Seeds of Change, placed third in the Summer 2011 Flash Fiction contest. Check out the story, then get to know Paulina. We're going to dish about her story, Internet use, and teaching writing.
S. Paulina Nelson's love of the English language began with her immigration to the U.S. from Poland at age 6. She minored in creative writing, with an emphasis on poetry. Her poems have appeared in The Christian Science Monitor and have placed in the Dorothy Sargeant Rosenberg poetry prize. Inspired by her love of literature, Paula began writing short fiction last year. She teaches 7th grade English at Carmel Valley Middle School in San Diego, where she lives with her husband and son.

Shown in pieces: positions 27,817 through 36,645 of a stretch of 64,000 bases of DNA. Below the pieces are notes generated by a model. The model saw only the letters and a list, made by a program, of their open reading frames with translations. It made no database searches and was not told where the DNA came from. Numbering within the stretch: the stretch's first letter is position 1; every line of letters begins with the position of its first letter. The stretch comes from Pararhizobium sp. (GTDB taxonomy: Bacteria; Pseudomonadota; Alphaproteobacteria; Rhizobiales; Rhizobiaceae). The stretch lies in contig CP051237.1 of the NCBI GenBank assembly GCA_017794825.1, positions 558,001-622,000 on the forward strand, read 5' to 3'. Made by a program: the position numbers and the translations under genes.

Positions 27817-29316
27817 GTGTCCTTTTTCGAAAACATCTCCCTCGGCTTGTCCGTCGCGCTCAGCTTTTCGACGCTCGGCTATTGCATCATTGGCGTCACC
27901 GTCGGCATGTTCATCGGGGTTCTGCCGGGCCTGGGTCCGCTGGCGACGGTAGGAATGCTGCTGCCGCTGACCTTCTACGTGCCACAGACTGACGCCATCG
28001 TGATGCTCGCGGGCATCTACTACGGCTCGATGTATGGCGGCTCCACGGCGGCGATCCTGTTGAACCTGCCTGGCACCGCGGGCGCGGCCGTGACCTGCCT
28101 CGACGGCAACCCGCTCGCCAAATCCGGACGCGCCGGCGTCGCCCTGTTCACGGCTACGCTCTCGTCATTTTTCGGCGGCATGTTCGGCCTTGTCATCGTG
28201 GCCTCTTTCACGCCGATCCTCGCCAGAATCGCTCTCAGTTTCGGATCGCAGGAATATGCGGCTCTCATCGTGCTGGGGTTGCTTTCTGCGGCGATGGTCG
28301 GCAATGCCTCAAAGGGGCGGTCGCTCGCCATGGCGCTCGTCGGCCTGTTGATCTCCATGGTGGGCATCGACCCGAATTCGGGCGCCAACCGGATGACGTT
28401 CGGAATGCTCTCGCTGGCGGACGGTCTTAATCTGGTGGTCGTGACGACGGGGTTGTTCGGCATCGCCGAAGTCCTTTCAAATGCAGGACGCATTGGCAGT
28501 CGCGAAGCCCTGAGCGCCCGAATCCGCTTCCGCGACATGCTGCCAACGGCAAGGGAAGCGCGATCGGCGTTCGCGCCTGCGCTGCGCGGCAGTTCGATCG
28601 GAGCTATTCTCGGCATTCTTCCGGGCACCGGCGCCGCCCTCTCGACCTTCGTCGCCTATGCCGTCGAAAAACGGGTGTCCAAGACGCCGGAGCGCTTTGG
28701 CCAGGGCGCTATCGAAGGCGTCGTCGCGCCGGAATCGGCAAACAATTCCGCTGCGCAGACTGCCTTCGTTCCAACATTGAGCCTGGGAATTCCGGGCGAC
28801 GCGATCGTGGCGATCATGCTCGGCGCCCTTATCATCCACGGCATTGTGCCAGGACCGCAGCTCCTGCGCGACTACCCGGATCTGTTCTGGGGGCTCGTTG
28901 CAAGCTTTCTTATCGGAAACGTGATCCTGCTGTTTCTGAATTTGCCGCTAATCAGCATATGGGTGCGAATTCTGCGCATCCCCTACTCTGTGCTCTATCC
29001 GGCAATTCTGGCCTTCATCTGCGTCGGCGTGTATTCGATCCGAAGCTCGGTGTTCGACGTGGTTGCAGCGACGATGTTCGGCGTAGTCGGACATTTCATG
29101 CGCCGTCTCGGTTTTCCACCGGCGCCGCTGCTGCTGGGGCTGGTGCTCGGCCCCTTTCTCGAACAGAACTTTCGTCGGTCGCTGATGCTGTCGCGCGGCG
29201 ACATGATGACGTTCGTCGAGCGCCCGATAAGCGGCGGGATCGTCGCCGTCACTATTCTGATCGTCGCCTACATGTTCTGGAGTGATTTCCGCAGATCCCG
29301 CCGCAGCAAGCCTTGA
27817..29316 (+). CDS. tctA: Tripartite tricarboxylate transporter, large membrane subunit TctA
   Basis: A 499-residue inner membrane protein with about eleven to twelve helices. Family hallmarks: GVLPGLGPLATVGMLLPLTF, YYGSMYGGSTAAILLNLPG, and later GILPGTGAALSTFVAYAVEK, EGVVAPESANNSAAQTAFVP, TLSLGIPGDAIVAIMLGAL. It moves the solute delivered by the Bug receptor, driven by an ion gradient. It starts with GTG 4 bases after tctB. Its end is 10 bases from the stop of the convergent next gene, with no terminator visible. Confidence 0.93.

Grab that favorite morning beverage and sit a spell. You'll be glad you did. :)
WOW: Congratulations, Paulina, and welcome to The Muffin. As a teacher, I related to the plot of "Seeds of Change." One writing theory says that personal writing mirrors an author's life. Does your story resemble your immigration to the United States? If not, how did you come up with the idea for "Seeds of Change"?
Paulina: I have certainly experienced poverty and its way of stationing children at a disadvantage. In that regard, "Seeds of Change" resonates with me emotionally. To use an authorial cliche, I wrote 'what i knew,' but the main character and the exact setting were inspired by a video on educational funding shown during my credential program. It has stuck with me for 12 years, and influenced everything from the way I dress for work to how my classroom looks. The takeaway is: how do we expect kids to feel valued when everything in their environment screams that they don't matter?